Chenne Aata:

A very popular indoor-game, this folk game is very much similier to 'Mankala' game played in South Africa, Indonesia, Philiphines and in Asia. In Integral Park of the Tuluva culture and tradition, researchers have concluded that the game was a very popular medium to attire youngsters to the intricacies, in farming (Tulunadu then predominantly was agrarian) and governance. There were 27 difference types, of which the knowledge of only 16 games are in public memory.

Earlier this game was played on a metal board, but today the board has been replaced with wood and is described as "Mane'. In the absence of specific dimensions the 'Mane's sizes range from small to big. Some types are just plain wooden board, raised 2-4 inches from the ground. Some have intricate carvings on all the four sides and elders insist that the bottom of the board must have carvings of serpents. (According to folk core the serpent gods had used this game).

The wooden board has totally 14 pits with seven feets distributed evenly on each side. In Tulu the feets are known as 'Kone' (Rooms), "Illa', 'Guri' some times the wooden board has additional chambers to store the 'Seeds' or shells. Depending upon the types game, it can be played between two to four people and severely tamarind seeds cowric shells, stones or bangle seeds are used as pawns. Under the very popular 'Chenne Aata' a total number of 56 pieces are disturbed equally, such that each 'Kone' has four pieces. The games played with a player emptying a pit and begins distributing the pieces either in clockwise or anti-clockwise direction. After dropping the last piece, the player moves on to the next pit and empties out all the pieces. During the course of play, if the player in the previous pit, the player looses hirs right to play and his opponent begins playing, by entying out a pit located on his side. If a pit has three pieces the player must skip the pit. But if the player to left with a last piece, he can add to the pit and take possession of all the four-pieces. After the completion of the first round, each players must step into the second round by filling up the pits with the pieces he has in his possession. If a player fails to fill up all his seven pits, the remaining empty pit is called 'potthu'. These empty 'pits' determine the game and when a player has more than four 'potthu'. He is declared loser.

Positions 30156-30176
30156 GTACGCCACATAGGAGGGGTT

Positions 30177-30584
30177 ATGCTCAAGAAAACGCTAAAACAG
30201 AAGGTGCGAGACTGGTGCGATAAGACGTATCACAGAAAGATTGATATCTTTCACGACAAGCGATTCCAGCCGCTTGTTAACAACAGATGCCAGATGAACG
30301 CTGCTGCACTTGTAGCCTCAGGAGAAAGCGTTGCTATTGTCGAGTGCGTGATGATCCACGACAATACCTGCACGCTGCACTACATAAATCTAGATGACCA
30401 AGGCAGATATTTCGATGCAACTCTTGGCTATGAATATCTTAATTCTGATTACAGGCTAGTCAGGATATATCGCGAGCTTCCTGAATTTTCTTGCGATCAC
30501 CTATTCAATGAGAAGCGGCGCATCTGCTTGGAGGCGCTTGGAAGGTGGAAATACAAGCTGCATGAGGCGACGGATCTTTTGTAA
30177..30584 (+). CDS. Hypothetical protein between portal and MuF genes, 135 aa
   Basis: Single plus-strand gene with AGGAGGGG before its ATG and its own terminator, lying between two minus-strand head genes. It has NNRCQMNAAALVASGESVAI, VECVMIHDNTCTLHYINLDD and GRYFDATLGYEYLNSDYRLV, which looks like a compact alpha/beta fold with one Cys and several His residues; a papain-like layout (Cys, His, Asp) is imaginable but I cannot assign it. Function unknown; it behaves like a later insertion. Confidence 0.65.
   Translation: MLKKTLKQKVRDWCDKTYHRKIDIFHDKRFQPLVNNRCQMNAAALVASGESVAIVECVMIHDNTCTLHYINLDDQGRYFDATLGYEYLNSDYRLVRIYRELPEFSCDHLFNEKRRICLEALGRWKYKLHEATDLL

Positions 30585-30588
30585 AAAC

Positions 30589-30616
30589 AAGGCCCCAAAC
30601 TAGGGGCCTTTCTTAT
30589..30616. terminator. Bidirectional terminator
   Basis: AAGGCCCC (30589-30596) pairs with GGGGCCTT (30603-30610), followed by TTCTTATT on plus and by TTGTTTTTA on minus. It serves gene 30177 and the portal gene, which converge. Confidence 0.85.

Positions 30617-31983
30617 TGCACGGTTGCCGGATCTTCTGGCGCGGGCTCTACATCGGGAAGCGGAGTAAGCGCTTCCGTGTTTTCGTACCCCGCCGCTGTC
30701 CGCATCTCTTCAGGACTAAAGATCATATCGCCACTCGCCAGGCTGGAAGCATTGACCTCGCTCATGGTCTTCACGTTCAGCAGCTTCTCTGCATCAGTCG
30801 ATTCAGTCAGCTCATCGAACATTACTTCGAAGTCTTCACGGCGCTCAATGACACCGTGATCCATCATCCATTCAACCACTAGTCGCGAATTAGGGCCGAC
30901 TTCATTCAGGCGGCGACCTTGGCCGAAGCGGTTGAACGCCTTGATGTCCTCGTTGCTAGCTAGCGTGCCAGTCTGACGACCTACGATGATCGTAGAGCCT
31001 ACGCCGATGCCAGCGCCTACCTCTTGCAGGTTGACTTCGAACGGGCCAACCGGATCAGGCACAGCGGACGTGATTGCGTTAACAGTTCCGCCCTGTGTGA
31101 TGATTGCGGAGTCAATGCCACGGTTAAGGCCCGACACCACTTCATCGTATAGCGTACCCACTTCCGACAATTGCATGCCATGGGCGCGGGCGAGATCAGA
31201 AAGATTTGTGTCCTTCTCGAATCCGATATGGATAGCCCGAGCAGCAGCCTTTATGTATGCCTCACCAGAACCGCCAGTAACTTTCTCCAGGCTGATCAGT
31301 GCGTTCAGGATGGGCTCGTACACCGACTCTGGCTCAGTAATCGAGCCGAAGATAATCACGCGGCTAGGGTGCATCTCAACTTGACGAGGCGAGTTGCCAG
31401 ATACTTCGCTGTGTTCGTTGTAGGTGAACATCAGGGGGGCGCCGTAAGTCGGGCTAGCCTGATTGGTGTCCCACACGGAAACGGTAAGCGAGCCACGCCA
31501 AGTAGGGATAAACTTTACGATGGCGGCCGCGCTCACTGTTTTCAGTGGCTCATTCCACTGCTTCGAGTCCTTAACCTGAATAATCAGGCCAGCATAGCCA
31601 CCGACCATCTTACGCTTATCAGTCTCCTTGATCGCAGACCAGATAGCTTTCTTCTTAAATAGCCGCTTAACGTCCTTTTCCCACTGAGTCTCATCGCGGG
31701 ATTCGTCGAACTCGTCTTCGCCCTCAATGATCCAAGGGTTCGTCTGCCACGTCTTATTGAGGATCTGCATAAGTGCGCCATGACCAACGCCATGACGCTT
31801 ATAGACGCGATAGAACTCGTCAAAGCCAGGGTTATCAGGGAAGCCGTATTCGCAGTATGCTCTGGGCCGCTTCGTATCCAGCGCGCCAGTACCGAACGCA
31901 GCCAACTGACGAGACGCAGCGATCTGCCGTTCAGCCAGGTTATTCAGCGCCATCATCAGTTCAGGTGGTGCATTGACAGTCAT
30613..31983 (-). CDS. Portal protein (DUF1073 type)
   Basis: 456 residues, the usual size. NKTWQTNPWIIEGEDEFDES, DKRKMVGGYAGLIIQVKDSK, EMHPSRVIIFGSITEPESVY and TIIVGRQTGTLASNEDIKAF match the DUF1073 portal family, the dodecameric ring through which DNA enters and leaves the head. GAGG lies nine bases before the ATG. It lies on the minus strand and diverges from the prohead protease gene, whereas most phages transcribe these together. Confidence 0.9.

According to historians this game was played between July and August, before the 'Khariff coop' (first crop) was harvested. As proof of its popularities and relevance, in the unique socio-cultural set up of Tulunada chennemane has many native terms. There are several, but peculiar don'ts. The game should not be played, between sisters between husband and wife, by children below 10 years. If players cheat, or lie, the player becomes in sane or faces dire consequences. Each don't has a folklore justifying why the rule has come into existence.

Kambata:

Like the musical chair, this folk-game can be played indoors, in the court-gard and in the garden. After making out tree stumps or 'pillars', one less than the number of total players involved, the players must run from a specified distance and touch the pillar. A player who is unable to do so, becomes ineligible. The lat player remaining is declared the winner. This game develops creativity and sensitivity.

Kappe Gobbu:

The game derives its name, because players hop like a frog. All players must assemble at a specified point (stating point) and in the crunching position must hop like a frog. A player, who reached the finishing end, is declared the winner. This game will increase the physical endurance and will make children mentally tough.

Kabbadi Games:

A popular Macho apart, the game derives its name, with each player repeating 'Kabadi', 'Kabadi'. The game is very similar to the 'Kabadi sport', which is received international acclaim.

Kangaroo Games:

With three players forming a structure close to a Kangaroo animal, they pluck leaves, fruits from tree. This is not a competitive sport, but only to amuse themselves.

Kusthi Games:

This is a mock versions of wrestling and includes three players. The two players after deciding the venue stand opposing each other and go through various for m of wresting with mock seriousness. The third player acting as a referee mocking separates them and will declare the winner raising the hand of the winner.

Palli Pattha (Lizard catch play):

This is a popular outdoor chase-game with difference. Two players are selected and are asked to catch other players. (Catching lizard). After two players are selected, they form a chain. One of the player acts like lighting up both the hands, even as he does so, other players scatter around the playground. The two who have chained begin chasing and catching others. The game ends if all players succeed in joining together and breaking the chain.

Sattikallu:

This is known as Shakti kallu in Kannada. Most of temples and places of worship in Tulunad have in the procession a huge oval shaped stone. During fairs and temple festivals, this sattikallu event is held, which tests the physical endurance of youths. A youth who lifts the stone to the maximum height is declared the winner. An award is later presented to the youth, after he completes a circle around the temple, carrying the boulder.